National Pump Prices Likely Near a Seasonal Peak

Michael Green Contact Tile(WASHINGTON, June 1, 2015) After a steady increase in recent months, it is possible that national pump prices may be near a seasonal peak. Gas prices surged this spring due to a rally in crude oil prices from multi-year lows, seasonal refinery maintenance, the changeover to summer-blend gasoline and domestic refinery issues that have impacted regional production. Today’s national average of $2.75 per gallon is fractions of a penny higher than one week ago and 14 cents more per gallon than one month ago.

While pump prices have been rising, the national average price for regular unleaded gasoline remains significantly discounted versus this same date last year (-92 cents) and consumers are on target to pay the lowest prices at the pump during the summer driving season since 2009. Relatively low prices at the pump, combined with a recovering economy, have contributed to drivers traveling more during the first quarter of the year than any other year on record.

There is the possibility that some consumers could see prices temporarily climb higher later this summer if severe weather impacts refinery production. The Atlantic hurricane season is officially underway and spans from June 1-November 30.  This year’s season is expected to be below-normal, meaning between three to six tropical storms have a 70 percent chance of becoming hurricanes. These storms have the potential to disrupt production, refining and distribution. Shortages in supply could lead to regional price spikes and/or shortages in select markets should any tropical storms or hurricanes make landfall.

Midwestern drivers continue to face higher prices as a result of supply issues in the region. Another major refinery located in Toledo, Ohio is expected to be offline for two to three weeks while the fluid catalytic cracking unit is replaced, and prices in surrounding states will likely be impacted. This latest outage is in addition to ExxonMobil’s Joliet, Ill. refinery and Citgo’s refinery in Lemont, Ill., which are both running at reduced rates.

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While Midwest prices are pointed higher, West Coast prices continue to lead the market by posting the nation’s highest averages for retail gasoline. California ($3.69) leads the market and is approximately 40 cents more per gallon than second place Hawaii ($3.30). Nevada ($3.30), Alaska ($3.30) and Washington ($3.06) round out the nation’s top five most expensive markets. On the other end of the spectrum, pump prices in the coastal states of Mississippi and South Carolina are the lowest in the nation, both at $2.44 per gallon.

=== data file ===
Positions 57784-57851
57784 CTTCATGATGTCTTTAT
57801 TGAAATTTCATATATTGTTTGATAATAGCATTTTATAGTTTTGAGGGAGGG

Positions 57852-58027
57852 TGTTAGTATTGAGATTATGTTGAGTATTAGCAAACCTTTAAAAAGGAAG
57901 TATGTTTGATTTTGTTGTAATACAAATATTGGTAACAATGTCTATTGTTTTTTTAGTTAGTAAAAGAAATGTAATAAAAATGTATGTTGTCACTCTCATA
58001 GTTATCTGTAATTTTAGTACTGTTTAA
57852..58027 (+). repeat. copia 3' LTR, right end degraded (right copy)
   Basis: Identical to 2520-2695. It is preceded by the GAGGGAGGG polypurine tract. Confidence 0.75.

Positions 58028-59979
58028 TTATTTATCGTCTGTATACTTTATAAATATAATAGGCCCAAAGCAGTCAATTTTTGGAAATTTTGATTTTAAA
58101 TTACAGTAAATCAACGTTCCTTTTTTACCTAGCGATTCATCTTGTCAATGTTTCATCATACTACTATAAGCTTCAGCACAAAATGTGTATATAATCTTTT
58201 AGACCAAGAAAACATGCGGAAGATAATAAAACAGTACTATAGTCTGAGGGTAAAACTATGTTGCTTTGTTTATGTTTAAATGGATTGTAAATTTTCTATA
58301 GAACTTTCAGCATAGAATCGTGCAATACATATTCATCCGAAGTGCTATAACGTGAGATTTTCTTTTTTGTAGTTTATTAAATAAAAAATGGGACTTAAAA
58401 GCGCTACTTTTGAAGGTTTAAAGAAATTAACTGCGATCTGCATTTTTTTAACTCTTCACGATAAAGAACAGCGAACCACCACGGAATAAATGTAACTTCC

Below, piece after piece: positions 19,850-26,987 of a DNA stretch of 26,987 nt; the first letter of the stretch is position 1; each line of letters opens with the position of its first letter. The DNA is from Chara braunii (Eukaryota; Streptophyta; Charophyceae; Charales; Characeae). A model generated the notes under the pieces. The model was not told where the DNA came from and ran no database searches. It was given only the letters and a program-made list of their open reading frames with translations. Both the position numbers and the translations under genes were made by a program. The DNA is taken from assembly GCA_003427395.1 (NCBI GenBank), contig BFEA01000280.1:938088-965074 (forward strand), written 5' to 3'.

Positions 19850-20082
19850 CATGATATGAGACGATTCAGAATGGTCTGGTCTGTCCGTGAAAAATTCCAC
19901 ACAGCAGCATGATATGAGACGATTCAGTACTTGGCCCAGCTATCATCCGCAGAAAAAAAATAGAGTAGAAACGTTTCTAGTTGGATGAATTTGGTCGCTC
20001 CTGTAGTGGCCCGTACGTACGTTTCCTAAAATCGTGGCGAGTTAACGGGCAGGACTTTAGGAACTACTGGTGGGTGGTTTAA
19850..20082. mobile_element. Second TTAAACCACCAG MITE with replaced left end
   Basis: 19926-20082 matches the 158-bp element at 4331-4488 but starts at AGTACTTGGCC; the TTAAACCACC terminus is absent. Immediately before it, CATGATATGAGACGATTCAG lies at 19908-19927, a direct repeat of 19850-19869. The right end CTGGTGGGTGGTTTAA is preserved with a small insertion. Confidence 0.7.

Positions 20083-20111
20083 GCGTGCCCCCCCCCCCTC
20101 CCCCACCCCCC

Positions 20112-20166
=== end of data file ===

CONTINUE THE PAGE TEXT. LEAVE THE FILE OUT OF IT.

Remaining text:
Pump prices are relatively stable week-over-week, with averages moving by +/- 3 cents per gallon in 44 states and Washington, D.C. Weekly comparisons show that drivers in 37 states and Washington, D.C. are paying more to refuel their vehicles; however the increases were less dramatic than recent Fuel Gauge Reports. The average price is up by a nickel or more per gallon in four states: Ohio (+8 cents), Montana (+6 cents), Delaware (+6 cents) and Georgia (+5 cents). Of the 13 states where the price has fallen since one week ago, California (-7 cents) is the only state posting a discount at the pump of more than a nickel per gallon.

Consumers nationwide are paying more to refuel their vehicles month-over-month, and with the exception of California (+1 cent), the price has climbed by a nickel or more per gallon in every state. Retail averages have jumped by more than a dime per gallon in 36 states and Washington, D.C. over this same period, with the largest premiums per gallon paid by consumers in Ohio (+36 cents), and Illinois (+30 cents).

Yearly price comparisons continue to reflect significant discounts in the price at the pump and drivers in 48 states and Washington, D.C. are saving more than 50 cents per gallon. The only two states outside of this trend are the West Coast states of California (-43 cents) and Nevada (-50 cents) where the price for retail gasoline has recently climbed due to regional refinery issues. Averages are down by $1 or more in 12 states and Washington, D.C. versus this same date last year, with motorists in Michigan (-$1.16), Indiana (-$1.16) and Ohio (-$1.15) saving the most per gallon.

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Both Brent and West Texas Intermediate crude oil prices rallied to close out this past week, following reports of violence in Saudi Arabia and weekly U.S. rig counts falling by double-digits. According to the U.S. Department of Energy, domestic gasoline demand is trending higher than in previous years but the impact of this increase on retail gasoline prices is uncertain. Additionally, it is generally expected that OPEC will sustain its current output levels when it meets on June 5 in Vienna, keeping the global market oversupplied in the near term and placing a ceiling on how high crude prices could move.

At the close of Friday’s formal trading on the NYMEX, West Texas Intermediate crude oil settled $2.62 higher at $60.30 per barrel.

Motorists can find current gas prices along their route with the free AAA Mobile app for iPhone, iPad and Android. The app can also be used to map a route, find discounts, book a hotel and access AAA roadside assistance. Learn more at AAA.com/mobile.

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